Stack Overflow is a community of 4.7 million programmers, just like you, helping each other.

Join them; it only takes a minute:

Sign up
Join the Stack Overflow community to:
  1. Ask programming questions
  2. Answer and help your peers
  3. Get recognized for your expertise

I'm stuck at this since a very long time.

tell me if the following code makes a clone or not?

class A
{  
 int i;
    int j;  
    String str;  
    A()  
    {  
      i=10;  
      j=30;  
      str="Hello";  
    }  
    A(A a)  
   {  
      this.i=a.i;  
      this.j=a.j;  
      this.str=a.str;  
   }  
}  
class B
{  
   public static void main(String args[])  
   {
      A a  = new A();  
      A a1 = new A(a);
      /* I want to make clone like this. */  
      } 
}

when I run this code and when I print hashcode of a and a1, they are different. But some of my friends say that this is not the correct way to make a clone. You have to implement the Cloneable interface, is that really necessary? In my opinion, it can be a good approach if I want to make a deep copy even in case of derived reference variable. Thank you.

share|improve this question
1  
Your code does not make a deep copy, or even a shallow copy (str is different). Do you really want a deep copy? Also, your friends are right; what you have is called a copy constructor. It's a perfectly fine coding style. Also, unless you implement hashcode(), you should expect distinct objects to have distinct hash codes. – Ted Hopp May 24 '12 at 0:31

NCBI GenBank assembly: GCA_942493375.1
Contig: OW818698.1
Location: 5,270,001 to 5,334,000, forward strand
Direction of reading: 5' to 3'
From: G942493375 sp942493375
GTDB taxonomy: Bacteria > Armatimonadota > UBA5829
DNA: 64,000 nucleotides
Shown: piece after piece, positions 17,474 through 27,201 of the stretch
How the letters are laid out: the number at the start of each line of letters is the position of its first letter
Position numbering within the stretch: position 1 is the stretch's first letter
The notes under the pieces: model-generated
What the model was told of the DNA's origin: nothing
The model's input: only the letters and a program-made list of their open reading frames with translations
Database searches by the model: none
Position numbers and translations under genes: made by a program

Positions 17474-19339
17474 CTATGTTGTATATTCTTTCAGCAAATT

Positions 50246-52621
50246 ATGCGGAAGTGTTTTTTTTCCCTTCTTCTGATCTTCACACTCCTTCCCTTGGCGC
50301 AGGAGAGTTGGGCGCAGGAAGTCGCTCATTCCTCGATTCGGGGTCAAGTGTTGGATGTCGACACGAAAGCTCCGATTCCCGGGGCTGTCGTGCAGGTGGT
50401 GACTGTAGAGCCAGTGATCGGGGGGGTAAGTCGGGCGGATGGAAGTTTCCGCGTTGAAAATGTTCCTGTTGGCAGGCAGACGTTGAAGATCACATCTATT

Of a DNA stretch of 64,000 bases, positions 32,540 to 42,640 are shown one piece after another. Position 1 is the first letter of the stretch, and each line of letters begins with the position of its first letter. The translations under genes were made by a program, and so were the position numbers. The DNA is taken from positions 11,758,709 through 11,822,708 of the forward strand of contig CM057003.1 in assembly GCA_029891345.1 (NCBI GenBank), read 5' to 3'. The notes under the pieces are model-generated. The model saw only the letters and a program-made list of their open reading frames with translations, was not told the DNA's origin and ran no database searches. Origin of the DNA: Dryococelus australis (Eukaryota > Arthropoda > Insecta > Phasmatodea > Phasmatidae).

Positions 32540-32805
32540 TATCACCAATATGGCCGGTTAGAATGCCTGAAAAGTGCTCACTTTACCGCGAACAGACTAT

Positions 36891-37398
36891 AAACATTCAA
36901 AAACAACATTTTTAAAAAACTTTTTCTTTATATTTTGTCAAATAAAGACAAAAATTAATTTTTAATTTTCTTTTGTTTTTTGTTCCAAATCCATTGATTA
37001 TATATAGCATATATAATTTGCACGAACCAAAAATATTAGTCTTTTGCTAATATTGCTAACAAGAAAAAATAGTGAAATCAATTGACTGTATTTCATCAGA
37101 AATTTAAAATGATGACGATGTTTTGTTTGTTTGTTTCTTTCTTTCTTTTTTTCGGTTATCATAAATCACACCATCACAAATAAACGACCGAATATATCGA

My code perfectly makes a deep copy. values of all the fields are same. Yes, that's a copy constructor which performs deep copy.'and obviously I haven't override hashcode() so I wont be getting equal hash codes. But why ain't it doing deep copy in your opinion? – Neha Choudhary May 24 '12 at 1:44
    
First, you changed your code since I posted my comment, so part of my comment is now irrelevant. It does make a shallow copy. However, if you want a deep copy, you'd need to do this.str = new String(a.str). Since String is immutable, this is not a big deal at all, but it's not a deep copy, either. – Ted Hopp May 24 '12 at 2:00
    
I mentioned that I edited my code but the page is not showing that. Yes string objects are immutable(once created cant be changed, will always be a new object if changed). but in this case, its a deep copy I have checked it right now. change in my copied object's str is not affecting my original object's str. – Neha Choudhary May 24 '12 at 2:25
    
That's not what is meant by a deep copy. Since instances of String are immutable, you cannot change them. You can only change the value of the str field in your objects. Replace String str; with some other object type that is mutable, such as StringBuffer. Then append a character to a.str and you'll see that the value of a1.str will have changed. That's because you are making a shallow copy of a. – Ted Hopp May 24 '12 at 3:21
up vote 2 down vote accepted

You need to implement the Clonable interface in order to clone an object. What you have implemented is called a copy constructor. Copy constructors are preferable to implementing Clonable.

The reason your copied object has a different hashcode/equals from the object it is copied from is because you haven't overridden the hashcode or equals functions in your A class so it's checking for identity rather than just equality (the exact same object, not an object with the same values). By overriding hashcode/equals you can make your class compare the values of it's properties instead.

share|improve this answer

Your Answer

 
discard

By posting your answer, you agree to the privacy policy and terms of service.

Not the answer you're looking for? Browse other questions tagged or ask your own question.